The Bijlmer years 60/70. Photo: Department urban Amsterdam illustration

The Bijlmermeer

In the late 1960’s,Biljmermeer was a large-scale utopian model that was believed this mass housing will meet the society needs after a great housing shortage in Amsterdam.The philosophy of design of Bijlmermeer flats were very simple:it should have been modern but functional and living,work,recreation and transportation should have been separated from each other and that was directly referring to the Swiss architect Le Corbusier ‘s urban design approach.All these repetitive,cloying monoblocks were designed for low-income families and was the unique experiment in an urban scale.According to the some specifications, there was no need to control or interfere in design principles by the government and everything was going on perfect on paper because shopping malls, green areas, parks, recreation,small gardens,schools were served well for the community that wants to live in this unique city.In fact,at this stage, all codes of this unique design was seeming ‘’legal’’, that is, this was already a big jump for just a lower-class community but who would guess this aggregation will turn into a big urban catastrophic disaster and fearful island for Netherlands?

Although the design of Bijlmermeer has been developed for a middle-class community at a later stage, the first residents and majority of this six-floor apartments were immigrants placed by the Dutch government.The rate of crime, rape, drug and unemployment increased to a large extent in this privileged city and Bijlmermeer’s futuristic lifestyle had gained a bad reputation and finally encountered serious security problems for this isolated, introverted island.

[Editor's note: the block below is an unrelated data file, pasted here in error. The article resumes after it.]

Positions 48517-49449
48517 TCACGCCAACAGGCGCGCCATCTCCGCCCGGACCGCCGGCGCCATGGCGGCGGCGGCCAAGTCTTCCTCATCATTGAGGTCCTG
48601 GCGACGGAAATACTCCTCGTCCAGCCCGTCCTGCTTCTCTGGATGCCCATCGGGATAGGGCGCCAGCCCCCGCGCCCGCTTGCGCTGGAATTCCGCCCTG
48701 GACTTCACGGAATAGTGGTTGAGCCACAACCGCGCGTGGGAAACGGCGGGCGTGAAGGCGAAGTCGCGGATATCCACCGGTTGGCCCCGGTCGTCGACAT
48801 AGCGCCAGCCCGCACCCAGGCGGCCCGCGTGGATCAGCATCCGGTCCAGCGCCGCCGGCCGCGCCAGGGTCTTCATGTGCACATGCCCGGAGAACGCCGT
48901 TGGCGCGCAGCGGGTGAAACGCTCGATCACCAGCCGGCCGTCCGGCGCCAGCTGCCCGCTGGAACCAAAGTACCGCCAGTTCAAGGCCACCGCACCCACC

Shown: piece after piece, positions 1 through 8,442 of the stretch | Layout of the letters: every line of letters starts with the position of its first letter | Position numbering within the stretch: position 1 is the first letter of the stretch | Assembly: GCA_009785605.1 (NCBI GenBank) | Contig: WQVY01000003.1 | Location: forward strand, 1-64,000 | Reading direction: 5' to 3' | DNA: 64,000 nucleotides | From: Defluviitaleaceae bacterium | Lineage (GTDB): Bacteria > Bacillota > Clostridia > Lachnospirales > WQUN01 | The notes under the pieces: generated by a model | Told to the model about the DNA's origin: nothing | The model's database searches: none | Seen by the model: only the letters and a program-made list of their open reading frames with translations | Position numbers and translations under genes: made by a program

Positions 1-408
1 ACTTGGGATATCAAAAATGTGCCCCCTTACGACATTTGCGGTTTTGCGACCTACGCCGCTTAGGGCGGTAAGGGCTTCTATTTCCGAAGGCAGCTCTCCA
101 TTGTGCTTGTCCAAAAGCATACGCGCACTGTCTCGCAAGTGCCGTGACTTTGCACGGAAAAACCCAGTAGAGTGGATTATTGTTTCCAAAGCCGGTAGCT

Bijlmermeer 1970. Photo:Pieter Boersma;illustration

When we talk about urbanism and urban transformations, no one can reject the basic codes of architecture itself because the context of architecture in order to survive for the future will trigger the success or failure of urbanism as well. In our globalised world, new terminologies, discourses come out fostering and changing the internal dynamics of urban transformations which affect the quality of life. Prof. Frans Vogelaar,is one of the founders of the Hybrid Space Lab, epitomizes Future Urbanism approach in his interview by focusing on hybridity of urbanism and emphasizing cultural hierarchies for dynamic development of urban transformations in Bijlmermeer, designing very rigid but introverted repetitive patterns serving the needs of society is showing the major problem of urbanistic approach as a consequence of a basic design failure even if all of design criterias seem to be the measure of ‘’legality’’(as physical) and this huge urban mass housing transformed to another ‘’illegal’’ envisioned construction to the rest of community and city. So, while designing a single unit in architecture, it  needs to follow new strategies or methods to perpetuate the whole community networks in their new spatial design environments for multicultural and social developments so then you can not ignore the rest of community because this small group living in one part of the city also cares about the rest of community that need to be interacted and networked.

Bijlmermeer 1970. Photo:Pieter Boersma illustration

a) In red the galleries-shaped honeycomb blocks which dominated the original layout.Source:Projectbureau Vernieuwing Bijlmermeer (2008).